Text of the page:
World Yacht Racing Forum 2011

Nedan finns en kort sammafattning från World Yacht Racing Forum som hölls i Estoril, Portugal nu i veckan. Inge revolutionerande insikter, men det kan ändå vara intressant att höra hur snacket går när proffsen träffas.

Continuity is key to success.
The World Yacht Racing Forum began today in front of 300 delegates and media from all over the world. Marketing experts discussed the growth of the sport and agreed that the lack of continuity is its main issue.

The third edition of the World Yacht Racing Forum has begun this morning in Estoril, Portugal, with an interesting Keynote address by the youngest America’s Cup winner of all times, Australian James Spithill (29 yo last February): “To succeed, our sport needs three elements: continuity, sustainability and a wider audience, he explained. This is the only way to provide a return on investment to the sports partners.”

Many of today’s speakers, split in different debates, reached the same conclusion. “The main difference between our sport and yours is stability and long term agreements”, explained Pau Serracanta, the Managing Director of Dorna Sports SL, organisers of the Moto GP. “Our schedule is repeated year after year, the events take place at the same time and place, the sponsors are with us for the long term. Continuity is the key to our success.”

“Football is an ongoing business; Formula 1 is an ongoing business; sailing isn’t”, said Volvo Ocean Race CEO Knut Frostad. There shouldn’t be new events: we should consolidate what we have and improve, not diversify.” Eddie Owen, CEO of RORC agrees: “We have too many layers in the sport. Every part of it is important but it makes it difficult to sell.”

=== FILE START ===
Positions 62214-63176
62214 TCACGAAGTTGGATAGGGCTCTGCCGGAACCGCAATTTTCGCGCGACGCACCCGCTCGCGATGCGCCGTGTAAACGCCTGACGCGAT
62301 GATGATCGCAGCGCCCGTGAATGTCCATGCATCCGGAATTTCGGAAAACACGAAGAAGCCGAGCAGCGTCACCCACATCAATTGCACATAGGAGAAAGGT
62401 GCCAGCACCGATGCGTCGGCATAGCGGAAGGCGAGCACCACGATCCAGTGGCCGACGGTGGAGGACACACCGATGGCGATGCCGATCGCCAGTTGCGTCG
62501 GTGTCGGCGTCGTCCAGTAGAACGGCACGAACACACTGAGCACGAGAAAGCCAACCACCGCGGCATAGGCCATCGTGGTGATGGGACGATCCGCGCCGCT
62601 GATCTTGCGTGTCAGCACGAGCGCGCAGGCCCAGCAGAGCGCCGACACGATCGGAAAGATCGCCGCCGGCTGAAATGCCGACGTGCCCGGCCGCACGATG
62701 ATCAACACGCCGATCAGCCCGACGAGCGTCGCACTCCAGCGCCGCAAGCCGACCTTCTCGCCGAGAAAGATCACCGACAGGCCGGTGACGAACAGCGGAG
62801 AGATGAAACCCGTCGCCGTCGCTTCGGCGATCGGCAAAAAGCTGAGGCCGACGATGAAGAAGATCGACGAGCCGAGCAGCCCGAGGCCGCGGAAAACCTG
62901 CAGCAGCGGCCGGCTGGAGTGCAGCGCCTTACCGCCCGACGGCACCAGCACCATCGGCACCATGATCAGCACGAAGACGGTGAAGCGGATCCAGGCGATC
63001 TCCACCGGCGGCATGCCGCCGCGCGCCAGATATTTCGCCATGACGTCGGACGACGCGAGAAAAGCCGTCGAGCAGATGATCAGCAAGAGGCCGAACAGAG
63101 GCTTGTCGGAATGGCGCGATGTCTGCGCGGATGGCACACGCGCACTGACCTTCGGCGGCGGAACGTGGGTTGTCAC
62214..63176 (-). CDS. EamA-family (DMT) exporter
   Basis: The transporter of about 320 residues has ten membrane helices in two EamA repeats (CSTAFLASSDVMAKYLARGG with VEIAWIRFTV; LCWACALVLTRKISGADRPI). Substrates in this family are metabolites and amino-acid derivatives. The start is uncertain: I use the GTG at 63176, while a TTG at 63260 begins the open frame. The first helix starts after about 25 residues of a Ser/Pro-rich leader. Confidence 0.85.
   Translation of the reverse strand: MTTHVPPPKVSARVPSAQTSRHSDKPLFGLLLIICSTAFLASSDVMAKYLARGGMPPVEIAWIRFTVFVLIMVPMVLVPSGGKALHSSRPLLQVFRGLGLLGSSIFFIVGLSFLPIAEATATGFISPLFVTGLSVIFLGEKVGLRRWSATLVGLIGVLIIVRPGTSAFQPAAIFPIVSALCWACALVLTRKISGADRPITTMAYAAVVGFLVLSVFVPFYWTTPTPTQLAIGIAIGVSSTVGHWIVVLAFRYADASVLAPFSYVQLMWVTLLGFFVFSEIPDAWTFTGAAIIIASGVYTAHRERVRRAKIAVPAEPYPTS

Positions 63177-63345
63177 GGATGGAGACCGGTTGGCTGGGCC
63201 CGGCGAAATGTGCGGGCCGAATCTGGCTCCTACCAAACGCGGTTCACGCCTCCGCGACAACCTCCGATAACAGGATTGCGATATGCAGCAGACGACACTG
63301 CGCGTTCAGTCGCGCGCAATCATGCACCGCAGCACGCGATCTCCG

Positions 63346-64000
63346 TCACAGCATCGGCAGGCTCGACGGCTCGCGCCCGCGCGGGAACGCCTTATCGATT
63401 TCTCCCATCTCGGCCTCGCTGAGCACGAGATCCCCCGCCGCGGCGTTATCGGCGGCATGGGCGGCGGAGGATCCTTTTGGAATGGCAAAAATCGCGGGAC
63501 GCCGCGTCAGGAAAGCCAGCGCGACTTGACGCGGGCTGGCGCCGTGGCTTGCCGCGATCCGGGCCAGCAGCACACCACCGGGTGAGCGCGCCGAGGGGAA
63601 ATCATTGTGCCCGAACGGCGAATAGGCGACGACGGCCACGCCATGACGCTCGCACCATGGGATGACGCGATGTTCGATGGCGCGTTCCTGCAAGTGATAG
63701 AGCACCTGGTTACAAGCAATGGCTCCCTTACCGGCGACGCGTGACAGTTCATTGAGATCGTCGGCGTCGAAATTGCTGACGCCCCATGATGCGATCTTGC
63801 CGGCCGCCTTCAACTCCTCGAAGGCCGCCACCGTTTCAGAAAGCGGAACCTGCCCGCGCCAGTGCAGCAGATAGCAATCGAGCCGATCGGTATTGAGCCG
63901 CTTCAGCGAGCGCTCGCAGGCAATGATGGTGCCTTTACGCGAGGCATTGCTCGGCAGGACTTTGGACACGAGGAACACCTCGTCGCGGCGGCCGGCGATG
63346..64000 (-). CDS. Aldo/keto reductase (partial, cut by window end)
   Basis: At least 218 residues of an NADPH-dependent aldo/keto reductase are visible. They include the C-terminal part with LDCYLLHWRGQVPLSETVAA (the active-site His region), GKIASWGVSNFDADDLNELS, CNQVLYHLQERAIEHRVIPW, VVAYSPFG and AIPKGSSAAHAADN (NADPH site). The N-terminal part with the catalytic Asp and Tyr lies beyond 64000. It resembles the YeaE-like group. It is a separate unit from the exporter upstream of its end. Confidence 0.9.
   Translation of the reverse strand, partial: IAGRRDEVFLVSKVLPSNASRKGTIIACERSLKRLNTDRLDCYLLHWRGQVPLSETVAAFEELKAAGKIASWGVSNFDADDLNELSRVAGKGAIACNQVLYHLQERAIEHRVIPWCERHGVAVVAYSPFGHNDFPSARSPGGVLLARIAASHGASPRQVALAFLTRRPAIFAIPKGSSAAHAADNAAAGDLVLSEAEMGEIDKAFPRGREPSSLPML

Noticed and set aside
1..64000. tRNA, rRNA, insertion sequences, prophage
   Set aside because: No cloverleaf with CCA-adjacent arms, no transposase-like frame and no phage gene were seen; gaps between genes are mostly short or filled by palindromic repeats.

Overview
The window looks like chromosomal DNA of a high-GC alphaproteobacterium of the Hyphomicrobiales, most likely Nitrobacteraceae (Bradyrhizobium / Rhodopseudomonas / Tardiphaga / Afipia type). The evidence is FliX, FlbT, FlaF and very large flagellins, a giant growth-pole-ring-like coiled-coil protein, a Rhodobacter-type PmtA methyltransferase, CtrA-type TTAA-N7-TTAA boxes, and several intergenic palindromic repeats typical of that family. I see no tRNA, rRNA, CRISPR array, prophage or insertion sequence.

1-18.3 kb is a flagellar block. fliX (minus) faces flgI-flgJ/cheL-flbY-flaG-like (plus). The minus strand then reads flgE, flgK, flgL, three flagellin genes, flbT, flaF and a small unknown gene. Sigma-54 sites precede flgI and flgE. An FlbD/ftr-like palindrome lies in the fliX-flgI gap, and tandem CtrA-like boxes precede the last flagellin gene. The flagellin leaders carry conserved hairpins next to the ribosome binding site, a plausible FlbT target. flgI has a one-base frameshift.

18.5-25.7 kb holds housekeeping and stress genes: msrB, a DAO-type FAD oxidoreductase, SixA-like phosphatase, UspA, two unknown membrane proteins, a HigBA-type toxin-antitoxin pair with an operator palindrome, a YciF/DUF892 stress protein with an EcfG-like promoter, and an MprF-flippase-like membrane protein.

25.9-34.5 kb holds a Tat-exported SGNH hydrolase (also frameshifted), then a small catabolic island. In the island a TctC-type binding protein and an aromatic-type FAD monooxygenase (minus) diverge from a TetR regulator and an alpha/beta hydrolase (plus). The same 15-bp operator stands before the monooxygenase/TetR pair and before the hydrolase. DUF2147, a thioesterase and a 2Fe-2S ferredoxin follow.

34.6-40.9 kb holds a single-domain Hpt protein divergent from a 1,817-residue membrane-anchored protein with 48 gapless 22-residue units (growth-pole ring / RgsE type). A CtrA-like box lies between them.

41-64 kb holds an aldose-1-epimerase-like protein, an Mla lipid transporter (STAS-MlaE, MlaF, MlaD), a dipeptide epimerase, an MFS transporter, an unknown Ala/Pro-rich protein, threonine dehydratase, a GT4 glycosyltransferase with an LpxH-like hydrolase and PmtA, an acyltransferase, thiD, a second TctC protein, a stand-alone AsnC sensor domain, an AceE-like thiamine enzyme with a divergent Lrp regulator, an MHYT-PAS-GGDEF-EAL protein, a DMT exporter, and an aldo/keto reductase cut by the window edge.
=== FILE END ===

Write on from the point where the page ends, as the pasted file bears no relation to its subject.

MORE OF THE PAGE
Today’s debates were chaired by specialists of marketing and brands, including Richard Moore, CEO of Capitalize, who told the audience that global sport sponsorship figures worldwide are growing again – yet sailing remains a marginal part of the growth. “The sport of sailing is not growing as it should”, confirmed Frostad. “Our objective is to take our event to the mainstream media; this is the key and our ambition is to double our visibility.”

Other event organisers have different priorities, for example Franck David (Multi One Design) who wants to promote the eco-friendliness of his new coming Class, Jim O’Toole (World Match Racing Tour) who ambitions to organise fifteen events worldwide and propose a more complete multimedia solution, or Luc Talbourdet (IMOCA) who wants to attract more international teams and skippers.

Taking his team BMW ORACLE Racing as an example, Spithill illustrated the fact that both the Volvo Ocean Race and America’s Cup managements agree on the fact that media coverage and television are paramount. “A very polished TV package will capture the audience”, he said. “Look at Nascar or the Tour de France. Those two events are very repetitive and have few exciting moments; yet they get a massive audience thanks to the quality of the TV production, the commentary and the technology involved.”